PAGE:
Strasburg signing is a win for everyone
Club, player, agent, fans all come out on top
This is exactly the way the Draft is supposed to work: The team that needs help the most gets the one performer that everyone says can make the biggest difference.
So the news is good for both the fans of the Washington, D.C., National League franchise and the family of Stephen Strasburg. But for an uncomfortably long time, the standoff between the Washington Nationals and the top pick of the 2009 First-Year Player Draft was beginning to look like a lose-lose proposition. What was required here was an agreement, a settlement, a way of getting from a difficult present to a promising future.
With the 12:01 a.m. Tuesday deadline looming for signing drafted players, it appeared that nobody was going to leave these negotiations with anything but acrimony and frowns. By not being able to sign Strasburg, the Nats would not only lose the rights to him, but would lose a golden opportunity for a wave of positive publicity and renewed fan interest.
And Strasburg would lose one year of Major League earning power, a year that could never be brought back, no matter how good he was.
But then, at the 11th hour, came a precedent-setting four-year deal, for $15 million, that made Strasburg a Nats employee. He comes with no guarantee, but he also comes with a fastball that is clocked in three figures, as well as remarkable command. Strasburg is the most highly touted pitcher in the Draft since Mark Prior in 2001. There are no sure things in the First-Year Draft, but the polished college pitcher is cause for confidence. Strasburg is beyond polished. He projects as a singular talent, a franchise pitcher.
The question was: How much could that be worth, in a draftee's first professional contract? That was the core of the discussion and the dispute. The record was held by Prior, who received a $10.5-million deal with the Cubs in 2001 as the second pick in that Draft behind the Twins' selection of Joe Mauer. The outcome of that deal, combined with the comparison of those two careers might be read as a cautionary tale for teams drafting pitching talent. But that is not the way this situation is generally being read.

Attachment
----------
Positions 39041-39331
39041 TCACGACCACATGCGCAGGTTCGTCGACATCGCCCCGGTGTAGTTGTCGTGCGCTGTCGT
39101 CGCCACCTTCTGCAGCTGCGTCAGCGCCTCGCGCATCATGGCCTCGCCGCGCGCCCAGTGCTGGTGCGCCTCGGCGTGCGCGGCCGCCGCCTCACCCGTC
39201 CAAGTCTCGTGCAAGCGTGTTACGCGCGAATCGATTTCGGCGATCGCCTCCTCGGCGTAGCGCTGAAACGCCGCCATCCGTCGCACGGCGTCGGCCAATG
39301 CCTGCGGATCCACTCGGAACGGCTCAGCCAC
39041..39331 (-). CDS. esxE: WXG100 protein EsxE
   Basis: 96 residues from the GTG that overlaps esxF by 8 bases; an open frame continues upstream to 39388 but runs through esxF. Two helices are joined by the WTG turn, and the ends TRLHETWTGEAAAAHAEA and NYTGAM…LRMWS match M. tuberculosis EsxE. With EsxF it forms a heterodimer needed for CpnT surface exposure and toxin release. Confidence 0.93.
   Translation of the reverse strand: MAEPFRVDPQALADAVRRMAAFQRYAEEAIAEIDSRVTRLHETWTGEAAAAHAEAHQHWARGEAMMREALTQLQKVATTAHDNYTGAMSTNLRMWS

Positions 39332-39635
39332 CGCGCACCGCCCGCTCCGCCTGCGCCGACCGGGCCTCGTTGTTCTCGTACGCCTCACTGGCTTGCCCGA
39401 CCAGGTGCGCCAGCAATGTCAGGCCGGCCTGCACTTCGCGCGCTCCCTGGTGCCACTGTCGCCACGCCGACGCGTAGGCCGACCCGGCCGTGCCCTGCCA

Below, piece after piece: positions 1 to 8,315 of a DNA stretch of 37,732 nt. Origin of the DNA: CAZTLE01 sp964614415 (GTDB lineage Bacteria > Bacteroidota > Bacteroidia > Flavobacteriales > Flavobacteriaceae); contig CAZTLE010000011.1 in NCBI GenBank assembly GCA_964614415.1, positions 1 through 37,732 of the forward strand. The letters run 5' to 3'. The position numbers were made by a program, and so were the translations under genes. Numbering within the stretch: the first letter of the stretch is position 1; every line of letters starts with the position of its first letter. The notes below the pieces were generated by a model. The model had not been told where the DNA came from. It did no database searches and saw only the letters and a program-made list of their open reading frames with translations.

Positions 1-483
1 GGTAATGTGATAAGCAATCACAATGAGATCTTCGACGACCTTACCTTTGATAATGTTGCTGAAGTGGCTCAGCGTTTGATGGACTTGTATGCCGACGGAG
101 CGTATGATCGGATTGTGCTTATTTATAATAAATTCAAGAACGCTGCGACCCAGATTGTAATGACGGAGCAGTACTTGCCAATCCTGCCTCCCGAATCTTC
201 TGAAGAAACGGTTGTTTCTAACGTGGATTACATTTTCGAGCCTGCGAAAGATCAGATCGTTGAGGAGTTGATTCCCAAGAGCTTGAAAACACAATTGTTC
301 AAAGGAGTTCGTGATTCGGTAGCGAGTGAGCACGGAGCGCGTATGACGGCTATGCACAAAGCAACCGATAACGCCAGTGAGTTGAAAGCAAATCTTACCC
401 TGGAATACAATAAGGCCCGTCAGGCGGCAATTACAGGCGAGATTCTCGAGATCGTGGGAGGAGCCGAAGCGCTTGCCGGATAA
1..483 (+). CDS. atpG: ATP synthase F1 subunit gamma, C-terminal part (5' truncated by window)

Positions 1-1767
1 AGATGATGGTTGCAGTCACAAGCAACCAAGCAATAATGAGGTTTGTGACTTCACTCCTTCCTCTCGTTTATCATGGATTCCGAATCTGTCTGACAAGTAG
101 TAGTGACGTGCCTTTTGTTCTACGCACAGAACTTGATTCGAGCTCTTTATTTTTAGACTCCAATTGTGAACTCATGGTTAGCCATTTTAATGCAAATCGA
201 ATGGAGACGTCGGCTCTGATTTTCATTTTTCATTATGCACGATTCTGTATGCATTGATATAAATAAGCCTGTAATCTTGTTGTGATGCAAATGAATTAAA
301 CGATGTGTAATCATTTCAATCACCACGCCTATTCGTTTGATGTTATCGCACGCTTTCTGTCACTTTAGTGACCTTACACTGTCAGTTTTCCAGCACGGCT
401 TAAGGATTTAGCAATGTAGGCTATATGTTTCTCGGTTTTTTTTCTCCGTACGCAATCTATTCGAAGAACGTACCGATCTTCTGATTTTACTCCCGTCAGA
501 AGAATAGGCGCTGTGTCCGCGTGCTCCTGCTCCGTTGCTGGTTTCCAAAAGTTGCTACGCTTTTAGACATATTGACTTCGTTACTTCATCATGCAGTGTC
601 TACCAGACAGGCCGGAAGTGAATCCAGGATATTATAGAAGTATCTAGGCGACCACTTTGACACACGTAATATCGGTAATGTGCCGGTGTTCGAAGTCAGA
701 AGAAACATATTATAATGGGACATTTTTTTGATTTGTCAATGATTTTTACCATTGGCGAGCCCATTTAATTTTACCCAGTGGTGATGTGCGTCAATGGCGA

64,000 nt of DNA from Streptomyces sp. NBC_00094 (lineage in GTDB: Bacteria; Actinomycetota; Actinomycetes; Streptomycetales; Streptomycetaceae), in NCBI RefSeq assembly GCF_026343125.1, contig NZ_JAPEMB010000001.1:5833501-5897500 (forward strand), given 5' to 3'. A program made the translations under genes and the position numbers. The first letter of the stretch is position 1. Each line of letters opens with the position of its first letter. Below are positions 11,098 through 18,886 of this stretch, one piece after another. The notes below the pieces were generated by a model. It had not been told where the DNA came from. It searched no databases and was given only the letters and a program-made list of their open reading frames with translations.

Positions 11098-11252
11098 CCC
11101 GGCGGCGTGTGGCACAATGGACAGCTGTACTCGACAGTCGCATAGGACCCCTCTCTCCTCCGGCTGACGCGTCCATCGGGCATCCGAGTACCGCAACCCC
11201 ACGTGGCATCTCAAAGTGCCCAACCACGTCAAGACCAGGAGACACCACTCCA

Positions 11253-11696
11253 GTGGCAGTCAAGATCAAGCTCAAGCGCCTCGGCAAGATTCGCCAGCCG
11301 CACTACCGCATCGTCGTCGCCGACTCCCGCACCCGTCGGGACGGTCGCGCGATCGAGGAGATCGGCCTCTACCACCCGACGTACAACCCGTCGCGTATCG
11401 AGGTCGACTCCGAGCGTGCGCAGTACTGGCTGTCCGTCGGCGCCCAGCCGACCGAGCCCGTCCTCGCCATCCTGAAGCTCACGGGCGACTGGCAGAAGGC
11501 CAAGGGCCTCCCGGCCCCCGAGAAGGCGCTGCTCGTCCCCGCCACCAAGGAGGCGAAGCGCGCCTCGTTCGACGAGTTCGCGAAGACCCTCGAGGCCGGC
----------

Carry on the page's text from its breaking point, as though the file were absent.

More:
In the final days of negotiations, the Nationals stated that they had made a record offer to Strasburg, an offer considerably better than Prior's deal. That had to be the case. The Prior draft was eight years ago, and the game, even with the current economic difficulties, is a much bigger revenue generator than it was in 2001.
Strasburg is, of course, being advised by Scott Boras. Had Strasburg not signed, Boras would have been seen as the villain of this piece in some quarters. But this is not "Star Wars," the Force vs. the Dark side, good vs. evil, for the sake of mass entertainment. Boras doesn't have to be beloved by the franchise owners or the fans. His obligation is to get his clients every last nickel that the market will bear. The record says that no other agent carries out this task with the consistent success that Boras has.
This is why he has so many high-profile clients in the first place. Of the last 12 2009 first-round Draft choices who were unsigned as the deadline neared, six of them were being advised by Boras. But in the one negotiation that captured the attention of the baseball world, he once again did not lose.
The Nationals, on the other hand, did not lose this one, either. They obviously paid more than they wanted to pay -- one of their interim offers was widely reported to be $12.5 million. But Strasburg brings them the kind of good will, the kind of positive collective momentum that is otherwise very difficult to find. Draft choices, even overall first picks, don't generally come with Strasburg's kind of advance billing.
The difficulty of signing top-shelf Draft choices was exacerbated this year by the bleak outlook for the general economy. Many teams have conducted themselves with at least a relatively greater measure of fiscal restraint this year. It can become particularly difficult, in those circumstances, for franchises to surrender mega-deals for unproven talent.
But the case of Stephen Strasburg was an exception, in more ways than one. He was the most heralded draftee of the 21st century, and now he will begin working his way toward what he and the Nationals hope is inevitable stardom at the big league level. Let the happier days begin for the franchise in our nation's capital.
Michael Bauman is a national columnist of MLB.com. This story was not subject to the approval of Major League Baseball or its clubs. This story was not subject to the approval of Major League Baseball or its clubs.